Reply
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Reply
Targeted lean mass gains - Rogue Health and Fitness says January 25, 2016

[…] It’s been shown that regular strength training combined with adequate protein intake can result in simultaneous fat loss …. […]

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AJ says February 8, 2016

Interesting article.

Do you attribute this to newbie type recomp phenomenon?

You have written previous articles (which I agree with) about caloric restriction and aerobic exercise, for weight loss, and the concomitant muscle loss that goes with it (not to mention drop in BMR, TDEE) and the eventual plateau.

If the science is right, the only way to slowly recomp would be to gradually add lean mass, keeping all other factors (especially caloric intake) the same.

In my novice humble opinion, once your lean mass and BMR goes up, calories naturally increase too, so fat loss is not as noticeable, unless as above, calories are strictly controlled (not reduced).

Reply
    P. D. Mangan says February 8, 2016

    In the case of the overweight policemen, yes, I attribute their great success to being newbies with a lot of room for improvement.

    Reply
How to Sustain Fat Loss - Rogue Health and Fitness says May 2, 2016

[…] into a diet and fitness regime, no muscle will be lost during weight loss. In fact, you can even lose fat and gain muscle at the same time. One group of subjects who used extra protein along with their diet and weightlifting routine, lost […]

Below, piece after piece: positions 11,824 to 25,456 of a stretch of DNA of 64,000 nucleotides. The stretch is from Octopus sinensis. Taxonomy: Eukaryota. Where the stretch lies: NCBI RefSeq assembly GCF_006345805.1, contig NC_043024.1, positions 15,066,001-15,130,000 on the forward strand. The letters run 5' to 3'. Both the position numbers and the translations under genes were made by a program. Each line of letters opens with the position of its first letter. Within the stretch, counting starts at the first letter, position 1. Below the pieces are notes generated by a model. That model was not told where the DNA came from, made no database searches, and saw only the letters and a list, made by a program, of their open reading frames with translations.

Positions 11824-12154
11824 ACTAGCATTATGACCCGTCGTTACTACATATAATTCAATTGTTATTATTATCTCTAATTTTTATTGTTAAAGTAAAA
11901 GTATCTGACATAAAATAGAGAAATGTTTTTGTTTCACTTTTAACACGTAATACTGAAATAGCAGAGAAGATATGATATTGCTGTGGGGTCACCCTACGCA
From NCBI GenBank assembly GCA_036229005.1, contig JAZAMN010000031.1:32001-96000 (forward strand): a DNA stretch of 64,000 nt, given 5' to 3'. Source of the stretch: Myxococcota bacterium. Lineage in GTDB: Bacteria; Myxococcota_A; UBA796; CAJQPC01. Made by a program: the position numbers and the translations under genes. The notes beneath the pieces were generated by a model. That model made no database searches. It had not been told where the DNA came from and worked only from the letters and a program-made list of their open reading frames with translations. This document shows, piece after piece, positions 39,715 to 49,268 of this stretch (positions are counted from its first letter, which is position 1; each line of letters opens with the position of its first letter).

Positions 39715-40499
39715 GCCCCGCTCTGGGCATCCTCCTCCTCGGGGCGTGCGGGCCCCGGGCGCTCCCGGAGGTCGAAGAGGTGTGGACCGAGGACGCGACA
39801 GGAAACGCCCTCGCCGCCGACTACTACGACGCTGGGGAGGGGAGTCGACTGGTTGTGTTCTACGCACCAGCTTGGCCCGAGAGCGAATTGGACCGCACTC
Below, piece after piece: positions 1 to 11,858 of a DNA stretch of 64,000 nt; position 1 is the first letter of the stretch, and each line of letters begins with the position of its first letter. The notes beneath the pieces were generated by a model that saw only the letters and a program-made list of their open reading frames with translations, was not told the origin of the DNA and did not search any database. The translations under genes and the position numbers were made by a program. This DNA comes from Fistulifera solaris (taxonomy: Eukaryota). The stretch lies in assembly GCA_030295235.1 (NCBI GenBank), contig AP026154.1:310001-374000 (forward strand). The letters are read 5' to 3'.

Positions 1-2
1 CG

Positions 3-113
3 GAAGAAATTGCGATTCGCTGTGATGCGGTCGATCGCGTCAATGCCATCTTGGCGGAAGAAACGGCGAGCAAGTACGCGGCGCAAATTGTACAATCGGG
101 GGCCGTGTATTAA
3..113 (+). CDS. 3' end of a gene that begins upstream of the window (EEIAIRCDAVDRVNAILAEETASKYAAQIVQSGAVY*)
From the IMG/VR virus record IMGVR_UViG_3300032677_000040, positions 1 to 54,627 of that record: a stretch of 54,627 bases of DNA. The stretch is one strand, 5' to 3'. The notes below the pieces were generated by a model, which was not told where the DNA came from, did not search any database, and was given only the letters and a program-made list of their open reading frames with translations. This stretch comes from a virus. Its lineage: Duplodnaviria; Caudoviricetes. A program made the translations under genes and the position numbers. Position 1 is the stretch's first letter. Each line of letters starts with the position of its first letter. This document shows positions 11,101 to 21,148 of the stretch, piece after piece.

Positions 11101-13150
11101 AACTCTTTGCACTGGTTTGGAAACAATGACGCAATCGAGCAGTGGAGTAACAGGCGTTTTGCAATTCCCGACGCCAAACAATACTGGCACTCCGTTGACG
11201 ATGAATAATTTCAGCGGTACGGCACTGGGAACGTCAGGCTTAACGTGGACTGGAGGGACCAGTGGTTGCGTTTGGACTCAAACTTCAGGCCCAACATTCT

Reply
mendo says June 20, 2016

I’ve use casein before and for someone like me, it exacerbated my acne, given that it’s mostly derived from lactose or rather, it’s nothing but lactose.

It’s a pain to mix and even with a blender, you need more liquid than recommended. I’ve read studies that you’re better off with whey and if you need a slow digesting protein, stick with greek yogurt.

Reply
Weight Training and Extra Protein Build Muscle During Fat Loss - Rogue Health and Fitness says November 7, 2016

[…] a previous article I discussed how a group of overweight Boston Cops lost fat and gained muscle at the same time. Another study has done something similar and showed how to lose fat and gain muscle while on a […]